The Ambassador of Hungary to Ghana, His Excellency Mr András Szabó, has underscored the importance of innovation and research to the development of the agricultural sector in Ghana.
His Excellency Szabó, who was addressing participants at the first Ghanaian-Hungarian Agriculture Forum in Accra, yesterday, said the future of agriculture and extra production, rather than small-scale farming, would be dependent on new innovations and technologies, and through research.
H.E. Szabo disclosed that a team from the Hungarian National Agriculture Research & Innovation Center was, therefore, in Ghana on a fact-finding mission about Ghana's agricultural sector.
He said the team would explore the Agriculture sector for a further collaboration with Ghana's research centres and universities, the introduction of Hungarian crops and seeds, and the application of different modules from Europe to ascertain the best means of improving agricultural production in Ghana for the mutual benefit of the two countries.
He disclosed that his government had also held extensive discussions with some Ghanaian farmers in the poultry and animal breeding industry to strategize on quality meat production.
H.E. Szabo pledged the Hungarian government's readiness to support the Ghana government's 'One-District, One-Factory' (1D1F) programme with the construction of food processing units.
In his remarks, Mr Victor Oppong Agyei, Chairman of the Ghana Poultry Farmers Association, said local farmers were ready for the introduction of modern poultry equipment like processing plants and modern poultry houses to improve and enhance broiler production in the country.
'My recent visit to Hungary has given me a clear indication of the capabilities and importance of Hungarian Agriculture potential and expertise of modern quality innovative technologies applied to the country's agriculture and with a collaborative effort Ghana can learn, adopt and implement their technological knowledge to advance the aged methodology of farming for a valuable and desirable improvement of our condition,' he emphasized.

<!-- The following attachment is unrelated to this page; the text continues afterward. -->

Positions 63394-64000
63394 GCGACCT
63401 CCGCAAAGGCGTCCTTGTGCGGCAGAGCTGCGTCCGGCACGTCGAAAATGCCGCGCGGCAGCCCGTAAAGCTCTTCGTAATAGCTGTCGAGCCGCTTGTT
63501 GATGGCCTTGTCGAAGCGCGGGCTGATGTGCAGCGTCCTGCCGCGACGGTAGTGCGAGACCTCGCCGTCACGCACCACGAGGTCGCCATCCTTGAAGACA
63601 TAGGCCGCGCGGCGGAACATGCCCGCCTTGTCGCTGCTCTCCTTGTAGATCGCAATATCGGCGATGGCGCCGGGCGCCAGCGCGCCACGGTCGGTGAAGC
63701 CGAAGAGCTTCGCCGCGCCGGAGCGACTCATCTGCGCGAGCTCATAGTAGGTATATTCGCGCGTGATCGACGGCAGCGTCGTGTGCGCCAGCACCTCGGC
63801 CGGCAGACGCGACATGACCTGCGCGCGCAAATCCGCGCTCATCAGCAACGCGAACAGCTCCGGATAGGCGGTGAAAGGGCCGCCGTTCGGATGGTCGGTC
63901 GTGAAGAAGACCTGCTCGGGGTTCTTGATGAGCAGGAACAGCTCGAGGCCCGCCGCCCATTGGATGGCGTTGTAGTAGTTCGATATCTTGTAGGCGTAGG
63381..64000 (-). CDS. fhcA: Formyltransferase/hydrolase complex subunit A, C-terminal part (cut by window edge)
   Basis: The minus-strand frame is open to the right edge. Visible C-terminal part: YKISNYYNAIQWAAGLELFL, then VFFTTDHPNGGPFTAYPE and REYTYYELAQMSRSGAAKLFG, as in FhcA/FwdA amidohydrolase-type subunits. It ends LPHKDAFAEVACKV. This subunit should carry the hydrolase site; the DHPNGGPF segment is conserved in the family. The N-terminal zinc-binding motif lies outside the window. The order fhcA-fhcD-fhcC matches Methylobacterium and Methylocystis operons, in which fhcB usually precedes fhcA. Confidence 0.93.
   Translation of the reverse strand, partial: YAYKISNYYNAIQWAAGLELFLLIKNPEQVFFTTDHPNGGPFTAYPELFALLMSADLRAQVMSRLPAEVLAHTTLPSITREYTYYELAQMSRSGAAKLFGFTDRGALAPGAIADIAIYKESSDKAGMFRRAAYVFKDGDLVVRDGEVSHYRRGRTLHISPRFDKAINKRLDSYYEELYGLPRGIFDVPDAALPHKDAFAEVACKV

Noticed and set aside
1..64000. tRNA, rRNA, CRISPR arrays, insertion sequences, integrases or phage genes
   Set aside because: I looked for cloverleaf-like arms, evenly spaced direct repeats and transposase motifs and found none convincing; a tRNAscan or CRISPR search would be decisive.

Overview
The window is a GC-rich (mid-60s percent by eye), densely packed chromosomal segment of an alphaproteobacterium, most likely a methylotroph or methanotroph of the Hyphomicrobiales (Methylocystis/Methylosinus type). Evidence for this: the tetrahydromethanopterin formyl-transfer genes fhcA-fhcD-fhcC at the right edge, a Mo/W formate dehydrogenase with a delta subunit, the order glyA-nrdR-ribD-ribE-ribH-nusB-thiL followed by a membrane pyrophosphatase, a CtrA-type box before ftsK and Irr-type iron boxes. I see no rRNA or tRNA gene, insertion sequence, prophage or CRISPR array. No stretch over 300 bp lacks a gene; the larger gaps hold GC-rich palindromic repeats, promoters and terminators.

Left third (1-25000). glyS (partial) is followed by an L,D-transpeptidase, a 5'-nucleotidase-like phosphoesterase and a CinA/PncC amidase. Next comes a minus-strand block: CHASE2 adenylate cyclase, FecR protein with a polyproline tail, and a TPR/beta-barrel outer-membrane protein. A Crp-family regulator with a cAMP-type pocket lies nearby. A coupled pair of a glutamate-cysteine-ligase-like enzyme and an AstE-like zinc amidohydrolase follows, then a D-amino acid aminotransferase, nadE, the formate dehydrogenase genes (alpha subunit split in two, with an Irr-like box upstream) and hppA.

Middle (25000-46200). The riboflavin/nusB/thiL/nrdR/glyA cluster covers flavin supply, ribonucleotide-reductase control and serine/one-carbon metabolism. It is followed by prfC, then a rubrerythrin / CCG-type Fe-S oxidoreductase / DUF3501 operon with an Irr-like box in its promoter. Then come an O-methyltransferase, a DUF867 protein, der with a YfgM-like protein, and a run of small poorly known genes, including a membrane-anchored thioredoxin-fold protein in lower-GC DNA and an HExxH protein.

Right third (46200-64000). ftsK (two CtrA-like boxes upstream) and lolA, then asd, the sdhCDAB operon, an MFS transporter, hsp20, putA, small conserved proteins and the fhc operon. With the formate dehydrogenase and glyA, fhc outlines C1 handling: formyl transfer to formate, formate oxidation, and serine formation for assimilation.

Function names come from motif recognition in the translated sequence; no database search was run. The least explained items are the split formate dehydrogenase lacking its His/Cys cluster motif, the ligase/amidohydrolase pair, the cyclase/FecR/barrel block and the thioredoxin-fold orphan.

Mr Agyei appealed to the Hungarian private sector to support Ghanaian poultry farmers to expand and to be able to compete with the influx of imported frozen chicken.
In a statement, Mr Davies Korboe, President of National Farmers and Fishers Award Winners Association, Ghana (NFFAG) urged the Hungarian government to make useful investments into the Ghanaian agricultural sector by considering value addition/cottage industries and capital injections.
This, Korboe said, would help address some of the challenges including high post-harvest losses and outmoded infrastructure, being faced by Ghanaian farmers for the mutual benefit of both countries.
He, therefore, called for the formation of the Ghana-Hungary Agricultural Chamber to help share ideas and collaborate on farming and the value chain.
Source: ISD (Eva Frempon-Ntiamoah)